by Jeff Davidson and Jason Smith
In this session, we will review and articulate the benefits of integrating third party tools into our instance of Sakai. These include single methodology for course evaluation delivery, enhanced communication tools, improved integrity of testing procedures, resolution of limited quotas for storage media, and supplemental tutoring. We will also look at some of the challenges such as technical glitches, accessibility issues, support, authentication (single sign on versus separate authentication), instructional design, training, and system upgrades. Our review will focus on the following tools:
This presentation describes the top ten security issues associated with coding. Examples are included. Discussion centers around the application of this knowledge to coding practices. There will be a section on integration best practices and avoiding common pitfalls. Subjects like TLS certificates, backup regimes and monitoring will be explored. Further, the security processes around Sakai CLE are explained. How to write a security bug report and how it ends up as a security alert.
The presentation will be centered around advice from OWASP. Coding examples will be based on Java and will be applicable to Java based projects such as CAS/uPortal and Sakai.
This is a great opportunity for further reach out to those interested in this field and across projects. The target audience are developers and integrators. This is a good place for people to start meeting and discussing cross cutting concerns, especially between projects.
The last several quarters have brought us game-changing new innovations for bringing content from your SIS and LMS into uPortal. Many of these focus on the Courses portlet, but the Calendar, Map, and Notification portlets also play an important role.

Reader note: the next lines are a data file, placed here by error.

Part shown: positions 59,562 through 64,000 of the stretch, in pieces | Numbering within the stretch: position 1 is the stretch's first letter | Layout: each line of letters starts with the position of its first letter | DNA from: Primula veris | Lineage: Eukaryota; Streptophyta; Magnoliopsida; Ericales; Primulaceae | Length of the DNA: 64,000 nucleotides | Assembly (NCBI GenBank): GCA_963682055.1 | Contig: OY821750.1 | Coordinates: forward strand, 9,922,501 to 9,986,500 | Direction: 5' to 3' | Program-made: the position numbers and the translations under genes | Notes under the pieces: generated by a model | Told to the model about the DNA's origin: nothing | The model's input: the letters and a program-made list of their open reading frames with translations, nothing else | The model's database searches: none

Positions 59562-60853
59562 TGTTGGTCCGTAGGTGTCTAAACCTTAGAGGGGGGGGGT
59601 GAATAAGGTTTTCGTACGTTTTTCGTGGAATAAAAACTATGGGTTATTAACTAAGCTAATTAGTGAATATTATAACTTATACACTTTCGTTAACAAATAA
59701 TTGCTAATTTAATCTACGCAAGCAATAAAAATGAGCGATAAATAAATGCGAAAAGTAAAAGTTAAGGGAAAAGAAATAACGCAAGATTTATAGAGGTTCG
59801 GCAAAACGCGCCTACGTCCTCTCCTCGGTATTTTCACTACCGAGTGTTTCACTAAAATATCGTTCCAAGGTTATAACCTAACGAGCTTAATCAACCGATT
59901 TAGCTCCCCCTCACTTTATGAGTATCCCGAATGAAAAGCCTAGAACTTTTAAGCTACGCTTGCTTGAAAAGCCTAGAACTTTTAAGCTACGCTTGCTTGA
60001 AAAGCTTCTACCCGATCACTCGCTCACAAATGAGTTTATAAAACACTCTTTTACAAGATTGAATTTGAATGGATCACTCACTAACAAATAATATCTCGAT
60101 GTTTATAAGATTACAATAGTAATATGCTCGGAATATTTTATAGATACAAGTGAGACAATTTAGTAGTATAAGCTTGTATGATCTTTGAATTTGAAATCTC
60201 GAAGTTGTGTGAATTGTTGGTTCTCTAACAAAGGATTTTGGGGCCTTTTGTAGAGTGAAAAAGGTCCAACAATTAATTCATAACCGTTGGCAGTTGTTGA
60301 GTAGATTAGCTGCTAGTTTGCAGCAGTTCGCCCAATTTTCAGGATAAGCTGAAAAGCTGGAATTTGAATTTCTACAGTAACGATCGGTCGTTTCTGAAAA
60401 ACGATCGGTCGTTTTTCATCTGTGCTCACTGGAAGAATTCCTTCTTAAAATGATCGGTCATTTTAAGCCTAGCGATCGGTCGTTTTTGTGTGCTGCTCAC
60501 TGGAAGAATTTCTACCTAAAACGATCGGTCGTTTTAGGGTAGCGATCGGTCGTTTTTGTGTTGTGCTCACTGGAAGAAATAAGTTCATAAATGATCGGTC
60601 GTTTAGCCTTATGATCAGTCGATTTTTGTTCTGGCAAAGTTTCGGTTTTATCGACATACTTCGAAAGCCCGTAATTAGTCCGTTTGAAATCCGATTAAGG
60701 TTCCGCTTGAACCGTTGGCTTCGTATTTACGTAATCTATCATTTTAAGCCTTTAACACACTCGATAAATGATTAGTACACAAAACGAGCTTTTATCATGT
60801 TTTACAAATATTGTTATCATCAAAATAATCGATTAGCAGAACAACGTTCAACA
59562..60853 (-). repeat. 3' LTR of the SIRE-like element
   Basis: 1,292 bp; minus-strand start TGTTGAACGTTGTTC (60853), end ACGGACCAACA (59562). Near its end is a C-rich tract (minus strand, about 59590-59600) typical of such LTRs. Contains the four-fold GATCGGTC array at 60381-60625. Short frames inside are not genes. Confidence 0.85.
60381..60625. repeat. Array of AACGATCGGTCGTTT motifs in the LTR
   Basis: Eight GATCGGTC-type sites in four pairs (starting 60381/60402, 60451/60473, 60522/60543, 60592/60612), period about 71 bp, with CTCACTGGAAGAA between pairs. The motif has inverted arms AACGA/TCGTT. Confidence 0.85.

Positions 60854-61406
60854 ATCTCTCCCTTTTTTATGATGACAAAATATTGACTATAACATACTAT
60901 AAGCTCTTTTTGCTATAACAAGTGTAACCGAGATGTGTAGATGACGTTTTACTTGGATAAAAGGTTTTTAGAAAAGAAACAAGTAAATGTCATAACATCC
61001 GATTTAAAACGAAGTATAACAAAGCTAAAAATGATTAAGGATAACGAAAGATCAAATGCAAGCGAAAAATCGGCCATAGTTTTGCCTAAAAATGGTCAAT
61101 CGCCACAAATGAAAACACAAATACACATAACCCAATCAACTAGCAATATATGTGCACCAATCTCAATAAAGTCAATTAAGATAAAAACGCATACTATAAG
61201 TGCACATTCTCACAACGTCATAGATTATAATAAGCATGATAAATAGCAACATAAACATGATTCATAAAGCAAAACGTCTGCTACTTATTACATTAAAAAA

We will look at the cool new advances that are available now, and some that are under development. We will hear about or directly from several schools working with these technologies and the methods they've found to be effective in this area.
> University of Wisconsin - Madison has developed a suite of portlets that display a dashboard into the university's HR system. Employees can view pay stubs, tax statements, benefits enrollment information, time recording, and their contact information. Managers can view pending employee time management tasks such as approving absence, payable time and leave requests. The portlets have existing integration implementations with PeopleSoft HR and Cypress, a document management solution, but are pluggable to be usable with any backend data source.
by Benjamin Oshrin and Chris Hyzer
When needs for exchanging identity data across applications cannot be met using simple standards like LDAP, custom integration work is generally required. Operations such as creating identity records, provisioning identity data, and managing group data are common across institutions, yet are implemented using custom code.
This session will introduce the REST-oriented CIFER APIs, designed to provide a common mechanism for these sorts of integrations. A status report will be provided on the active development of the Core Schema, SOR-Registry API, ID Match API, Registry Extraction API, and Group API.
2nd–7th June 2013